asok...some of the music on the list only gets radio play in the UK...most radiohead has never been on the air here in the US [like blur's Song Two hit here...its all anyone knows.] Lightening Seeds and Beautiful South can get on the charts in the UK and remain esoteric and obscure over here. Besides, who listens to the radio?
posted by th3ph17 at 7:09 AM on February 13, 2002


Shit. I have all but three(Madonna, Eminem and The Lightening Seeds))but have never heard of Dido. I hate The Guardian!
posted by MiguelCardoso at 7:25 AM on February 13, 2002


Only three: Joshua Tree, Play and Urban Hymn.... I listen to PLay regularly but the other two...
posted by Baud at 7:27 AM on February 13, 2002


Only three: Joshua Tree, Play and Urban Hymn.... I listen to PLay regularly but the other two...
posted by Baud at 7:28 AM on February 13, 2002


I own four of the albums on the list -- though I like more songs on Coldplay's album than just "Yellow" (even though they will be one-hit wonders, and even though that's the reason I bought it), and I never had the idea of air guitaring to it. OK Computer, What's the Story Morning Glory, and Graceland are all great albums. Is Graceland forgiven if you have the rest of Paul Simon's albums, even the ones that no one has?

Personally, I find these lists dumb. I listen to popular and obscure music equally as long as it's good. I switch easily between prog rock and Barenaked Ladies. So what?
posted by dagnyscott at 7:31 AM on February 13, 2002


I have to agree with MiguelCardoso here. articles that try and state why the author is cool and you are not really rub me the wrong way. Listen to music you like, fuck what the critics/other people/your friends say. If it's good, than dig it. If you think it sucks and you still buy it... well... Whooops. Sorry, just fell off the soapbox there.
posted by bob bisquick at 7:31 AM on February 13, 2002


Gives me a good deal of music to try out now. (13/25). I had heard of a bunch that sounded good, but the MarshallMathers-Eminem-kill-fags-and-women crap doesn't deserve to be on the same list as Moby, Lauryn Hill, and Radiohead. That's one of the reasons I'm not sure if I like Dido. Worked with Eminem. *shudder* Tough call.
posted by gramcracker at 7:37 AM on February 13, 2002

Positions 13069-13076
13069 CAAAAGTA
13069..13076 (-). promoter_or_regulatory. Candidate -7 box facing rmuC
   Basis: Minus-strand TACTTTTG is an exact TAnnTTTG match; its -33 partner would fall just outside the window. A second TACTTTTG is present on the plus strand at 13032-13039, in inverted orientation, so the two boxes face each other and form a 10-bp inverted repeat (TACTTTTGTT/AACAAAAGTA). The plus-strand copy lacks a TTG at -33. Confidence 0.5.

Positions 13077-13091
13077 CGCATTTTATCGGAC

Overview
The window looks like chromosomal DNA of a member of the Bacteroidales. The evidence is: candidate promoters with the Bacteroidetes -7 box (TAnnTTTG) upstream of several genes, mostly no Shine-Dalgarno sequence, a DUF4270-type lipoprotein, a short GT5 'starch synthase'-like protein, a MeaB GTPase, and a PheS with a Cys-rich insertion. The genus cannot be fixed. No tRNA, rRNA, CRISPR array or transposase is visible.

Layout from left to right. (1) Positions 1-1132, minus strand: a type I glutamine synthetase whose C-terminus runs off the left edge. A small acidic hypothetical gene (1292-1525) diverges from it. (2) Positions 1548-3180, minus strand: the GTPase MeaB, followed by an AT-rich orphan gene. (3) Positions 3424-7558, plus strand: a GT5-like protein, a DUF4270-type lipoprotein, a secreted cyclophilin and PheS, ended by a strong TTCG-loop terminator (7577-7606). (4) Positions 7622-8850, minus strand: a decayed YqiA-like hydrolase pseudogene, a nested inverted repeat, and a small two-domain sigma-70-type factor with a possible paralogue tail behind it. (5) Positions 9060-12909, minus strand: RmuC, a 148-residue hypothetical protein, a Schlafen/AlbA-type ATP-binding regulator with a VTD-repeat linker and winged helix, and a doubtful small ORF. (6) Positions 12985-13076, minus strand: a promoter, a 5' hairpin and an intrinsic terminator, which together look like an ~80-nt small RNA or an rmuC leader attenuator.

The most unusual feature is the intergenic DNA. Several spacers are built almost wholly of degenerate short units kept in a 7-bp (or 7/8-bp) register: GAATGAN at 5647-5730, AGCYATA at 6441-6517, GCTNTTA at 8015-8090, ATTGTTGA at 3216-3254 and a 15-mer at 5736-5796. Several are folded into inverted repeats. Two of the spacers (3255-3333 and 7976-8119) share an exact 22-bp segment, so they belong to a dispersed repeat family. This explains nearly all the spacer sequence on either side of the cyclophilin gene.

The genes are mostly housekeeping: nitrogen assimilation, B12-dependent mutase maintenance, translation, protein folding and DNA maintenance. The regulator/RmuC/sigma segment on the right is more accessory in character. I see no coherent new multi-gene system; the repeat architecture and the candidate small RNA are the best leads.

Yeah, it was Zork Grand Inquisitor...I remember now.

I thought the piece was funny, and I only recognised half the stuff. I don't think it's fair to dismiss the piece as fluff - any article espousing some preference in musical taste is obviously going to be highly subjective. You have to allow a certain amount of irony there.

In my own youth (I'm thirty two, almost), there were records which were played at every party, and which everyone seemed to have in their collections: The Cure's Head on the Door, the Stone Roses, the Violent Femmes (the album with the song that had the dirty word in it). This article was an attempt to put together a similar, more contemporary list of once essential recordings that are unlikely to stand the test of time...

That people have been so willing to admit to their Dido-ness is a positive thing. In Australia, we have a subculture of people we call dags. Dags are the sort of people that still listen to their old Duran Duran records, in other words, dedicated followers of now despised fashions.

And dags are kind of cool too. Why do you think so many Australian films still have an Abba fetish? Hell, I still listen to Gary Glitter.

Rise up and embrace your dagginess!

I mentioned Lee Scratch Perry because, in the same way that when most people think of reggae they think of Bob Marley (whose music was more of a mixture of reggae and mainstream pop, whatever the value of that music might be), people think of LS Perry when they think of dub (who was a genius in his own right, and frequently produced Bob Marley, but who never really made conventional dub records, given his tendency to overproduce things). People want to hear dub they're going to be better off starting with someone like King Tubby or Scientist.
posted by chrisgregory at 7:41 AM on February 13, 2002


I own all of these, but they are only a small part of my record collection. My "main" collection contains 394493 albums, not including vinyl, 8 tracks, cassettes, and musical legends preserved in pickle jars. Obviously I'm hipper than you.
posted by corpse at 7:50 AM on February 13, 2002


corpse: I'll trade Rick Allen's arm for Jerry Garcia's finger.
posted by groundhog at 8:01 AM on February 13, 2002


I have (or have had in the past) many of these albums, more than 12. Many of them (including Dido, especially the Radiohead) I learned about and sampled via Napster before buying the CD.

The article brings to mind how Green Day, once darlings of the Berkeley punk scene, lost their credibility once they became a national act. As if having more people enjoy your music automatically makes it bad. If nothing else, it points out that those who would buy a CD to be edgy and cool are as pathetic as those who would buy a CD to be like everyone else; in both cases, love for the music takes a back seat.

It also reminded me of a programmer who walked into my office one day proclaiming that the Stone Temple Pilots in my CD player, circa 1994, as a Creed knock-off. What a loser.

I'm with MiguelCardoso and bob bisquik...listen to what you love whatever it is.
posted by troybob at 8:09 AM on February 13, 2002